Greece, as soon as it ceased to dread the Persian monarch, fell immediately into the hands of a despotick prince; you have no king of Persia to fear, how then do you expect to remain free from

slavery? Believe me, your safest course is to continue in your dependence on Britain, where liberty is naturalized, and where you are entitled to every blessing with which it is attended.

Can you be so weak as to imagine that the two houses of parliament will allow you to set up a claim to uncontrollable authority in your several provinces? Perhaps you do not comprehend how this will in time reduce them, and consequently you to mere cyphers? I will inform you. The power of the crown

is, of late, greatly encreased, by the vast number of places, which the last war, and the enormous growth of the national debt have left at its disposal. Give it also but the management of the colonies,

exclusive of the parliament, and there needs no more, in a few years, to render it despotick.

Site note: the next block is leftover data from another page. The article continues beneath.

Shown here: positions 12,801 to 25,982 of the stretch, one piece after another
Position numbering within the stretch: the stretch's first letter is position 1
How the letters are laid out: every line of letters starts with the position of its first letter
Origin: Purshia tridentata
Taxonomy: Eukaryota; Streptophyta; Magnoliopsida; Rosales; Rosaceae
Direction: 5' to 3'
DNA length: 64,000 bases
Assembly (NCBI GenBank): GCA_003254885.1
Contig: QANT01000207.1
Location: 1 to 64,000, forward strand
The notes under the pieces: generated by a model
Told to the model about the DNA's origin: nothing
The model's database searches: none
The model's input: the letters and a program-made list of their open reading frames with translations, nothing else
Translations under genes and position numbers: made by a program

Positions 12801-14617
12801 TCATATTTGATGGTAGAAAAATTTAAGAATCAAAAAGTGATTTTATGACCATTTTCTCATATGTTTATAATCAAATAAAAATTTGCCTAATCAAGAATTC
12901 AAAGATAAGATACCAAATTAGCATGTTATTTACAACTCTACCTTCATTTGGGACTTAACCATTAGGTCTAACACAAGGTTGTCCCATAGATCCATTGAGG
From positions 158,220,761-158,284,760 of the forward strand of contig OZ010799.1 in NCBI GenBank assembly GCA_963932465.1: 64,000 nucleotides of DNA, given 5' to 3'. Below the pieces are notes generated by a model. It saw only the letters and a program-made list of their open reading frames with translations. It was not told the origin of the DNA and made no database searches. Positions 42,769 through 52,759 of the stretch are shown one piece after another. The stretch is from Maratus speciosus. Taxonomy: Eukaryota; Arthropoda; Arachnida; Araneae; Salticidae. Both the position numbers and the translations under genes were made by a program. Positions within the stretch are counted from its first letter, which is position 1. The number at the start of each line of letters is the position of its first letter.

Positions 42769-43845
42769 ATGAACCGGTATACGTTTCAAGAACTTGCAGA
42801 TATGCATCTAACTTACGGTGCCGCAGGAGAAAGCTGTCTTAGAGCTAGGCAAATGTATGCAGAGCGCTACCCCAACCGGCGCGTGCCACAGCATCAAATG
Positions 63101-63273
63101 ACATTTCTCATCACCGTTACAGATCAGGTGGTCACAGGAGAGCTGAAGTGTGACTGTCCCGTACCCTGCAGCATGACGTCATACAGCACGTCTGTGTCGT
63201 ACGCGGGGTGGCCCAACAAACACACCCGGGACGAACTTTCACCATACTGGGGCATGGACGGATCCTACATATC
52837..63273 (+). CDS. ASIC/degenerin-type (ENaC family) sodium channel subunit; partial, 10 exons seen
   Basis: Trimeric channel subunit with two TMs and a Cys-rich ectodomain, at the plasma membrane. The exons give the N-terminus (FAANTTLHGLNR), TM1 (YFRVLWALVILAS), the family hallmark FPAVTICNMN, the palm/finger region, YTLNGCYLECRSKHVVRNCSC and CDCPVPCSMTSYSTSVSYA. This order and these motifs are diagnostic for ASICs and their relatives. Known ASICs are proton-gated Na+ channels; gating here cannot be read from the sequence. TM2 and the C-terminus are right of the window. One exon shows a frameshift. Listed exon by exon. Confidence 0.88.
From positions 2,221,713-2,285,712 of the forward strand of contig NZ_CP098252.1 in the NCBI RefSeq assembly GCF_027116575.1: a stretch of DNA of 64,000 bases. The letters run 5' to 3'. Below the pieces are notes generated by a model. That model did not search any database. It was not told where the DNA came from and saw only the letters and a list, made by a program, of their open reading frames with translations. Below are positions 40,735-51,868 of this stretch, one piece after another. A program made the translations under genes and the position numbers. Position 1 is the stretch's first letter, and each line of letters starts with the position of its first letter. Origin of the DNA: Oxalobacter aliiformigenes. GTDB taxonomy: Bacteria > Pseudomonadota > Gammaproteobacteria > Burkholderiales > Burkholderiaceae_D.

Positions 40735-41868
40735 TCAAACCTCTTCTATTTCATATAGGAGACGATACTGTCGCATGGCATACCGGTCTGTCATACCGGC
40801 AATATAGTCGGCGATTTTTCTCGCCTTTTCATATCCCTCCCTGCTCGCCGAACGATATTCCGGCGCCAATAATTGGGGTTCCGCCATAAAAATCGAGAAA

Undoubtedly, the weight of this consideration was what moved the British, to assume a superiority over the Irish parliament; and Ireland, considerable a country as it is, submits to their controul; how can you

have the front to ask greater privileges? Indeed, till you are placed on a quite different footing, you cannot expect even this indulgence: such a number of scattered jarring governments would create so

much embarrassment and perplexity, as to be quite unmanageable.

Some of you complain that the privileges granted by your charters are invaded.

But by whom, pray, were these privileges granted? By a king, who had no power, I mean legal power, to grant you any privileges, which rendered you independent of parliament, no more than he can make

a corporation in England independent of it. Talk not then, of such privileges; the spirit of the British constitution could allow you none, by which you did not remain subordinate to every branch of the

legislature, and consequently subordinate to parliament. The king makes but one member of the legislature, and it is self-evident he cannot give away the rights and privileges of the rest. He can grant any body of men a charter, by which they are empowered to make bye-laws for their own government, but farther his prerogative does not extend. He cannot free them from obedience to acts of parliaments.